This paper looks at the prevalence of creative activity and sharing in an age when the barriers to disseminating material have been considerably lowered compared with earlier times. The authors use unique data to explore the extent to which young adults create video, music, writing and artistic photography, as well as the prevalence of sharing such material online. Findings suggest that despite new opportunities to engage in such distribution of content, relatively few people are taking advantage of these recent developments. Moreover, neither creation nor sharing is randomly distributed among a diverse group of young adults. Consistent with existing literature, creative activity is related to a person's socioeconomic status as measured by parental schooling. The novel act of sharing online, however, is considerably different by gender with men much more likely to engage in it. However, once internet user skill is controlled for, men and women are equally likely to post their materials on the Web.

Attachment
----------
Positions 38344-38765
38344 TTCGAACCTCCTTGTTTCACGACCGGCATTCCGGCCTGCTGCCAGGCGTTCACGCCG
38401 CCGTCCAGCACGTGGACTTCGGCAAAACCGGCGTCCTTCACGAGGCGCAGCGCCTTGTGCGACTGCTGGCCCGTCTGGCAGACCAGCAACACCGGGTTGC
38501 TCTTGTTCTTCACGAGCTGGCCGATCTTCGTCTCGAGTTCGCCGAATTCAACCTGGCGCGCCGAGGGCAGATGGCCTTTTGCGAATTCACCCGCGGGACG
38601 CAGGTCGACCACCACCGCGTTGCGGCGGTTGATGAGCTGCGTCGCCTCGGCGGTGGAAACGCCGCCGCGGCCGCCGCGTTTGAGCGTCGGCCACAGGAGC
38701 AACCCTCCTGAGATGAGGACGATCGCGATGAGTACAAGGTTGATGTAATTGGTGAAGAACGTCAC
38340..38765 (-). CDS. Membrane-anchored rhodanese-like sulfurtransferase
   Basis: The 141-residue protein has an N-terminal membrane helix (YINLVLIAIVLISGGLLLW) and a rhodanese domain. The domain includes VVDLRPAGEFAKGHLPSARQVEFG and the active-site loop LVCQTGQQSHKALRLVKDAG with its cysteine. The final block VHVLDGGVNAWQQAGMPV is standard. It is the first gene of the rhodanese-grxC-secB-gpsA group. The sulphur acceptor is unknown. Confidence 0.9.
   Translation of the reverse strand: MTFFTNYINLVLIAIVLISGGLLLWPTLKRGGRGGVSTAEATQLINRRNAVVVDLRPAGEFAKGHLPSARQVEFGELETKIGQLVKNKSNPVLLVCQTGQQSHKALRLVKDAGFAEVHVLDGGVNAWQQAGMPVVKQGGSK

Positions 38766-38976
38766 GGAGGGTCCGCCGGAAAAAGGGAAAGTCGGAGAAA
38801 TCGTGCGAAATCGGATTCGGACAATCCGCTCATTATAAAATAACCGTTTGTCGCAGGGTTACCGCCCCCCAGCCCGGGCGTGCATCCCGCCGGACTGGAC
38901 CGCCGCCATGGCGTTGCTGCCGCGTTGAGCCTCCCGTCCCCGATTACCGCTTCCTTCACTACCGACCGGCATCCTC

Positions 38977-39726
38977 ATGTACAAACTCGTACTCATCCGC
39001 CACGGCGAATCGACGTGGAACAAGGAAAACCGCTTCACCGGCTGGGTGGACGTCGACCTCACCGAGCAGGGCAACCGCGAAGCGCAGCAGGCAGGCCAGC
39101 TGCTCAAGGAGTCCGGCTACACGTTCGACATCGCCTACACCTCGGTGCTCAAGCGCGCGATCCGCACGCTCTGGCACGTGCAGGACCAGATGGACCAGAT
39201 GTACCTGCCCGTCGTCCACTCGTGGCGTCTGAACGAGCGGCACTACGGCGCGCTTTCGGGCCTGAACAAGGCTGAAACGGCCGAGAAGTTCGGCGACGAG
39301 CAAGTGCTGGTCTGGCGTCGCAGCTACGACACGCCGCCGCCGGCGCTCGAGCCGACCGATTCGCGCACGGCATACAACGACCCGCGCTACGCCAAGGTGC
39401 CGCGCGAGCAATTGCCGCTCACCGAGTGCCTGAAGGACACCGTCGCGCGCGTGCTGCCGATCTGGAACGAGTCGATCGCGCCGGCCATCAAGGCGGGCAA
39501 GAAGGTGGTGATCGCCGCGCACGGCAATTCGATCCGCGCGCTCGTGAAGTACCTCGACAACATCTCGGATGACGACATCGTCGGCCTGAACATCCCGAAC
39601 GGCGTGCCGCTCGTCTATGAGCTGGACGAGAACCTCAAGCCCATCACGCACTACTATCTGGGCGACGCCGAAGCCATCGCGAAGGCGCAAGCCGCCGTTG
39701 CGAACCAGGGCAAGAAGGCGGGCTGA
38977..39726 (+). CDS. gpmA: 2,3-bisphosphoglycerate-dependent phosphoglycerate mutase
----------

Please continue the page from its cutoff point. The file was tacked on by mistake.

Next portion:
- Digital divide
- Digital inequality
- Digital literacy
ASJC Scopus subject areas
- Library and Information Sciences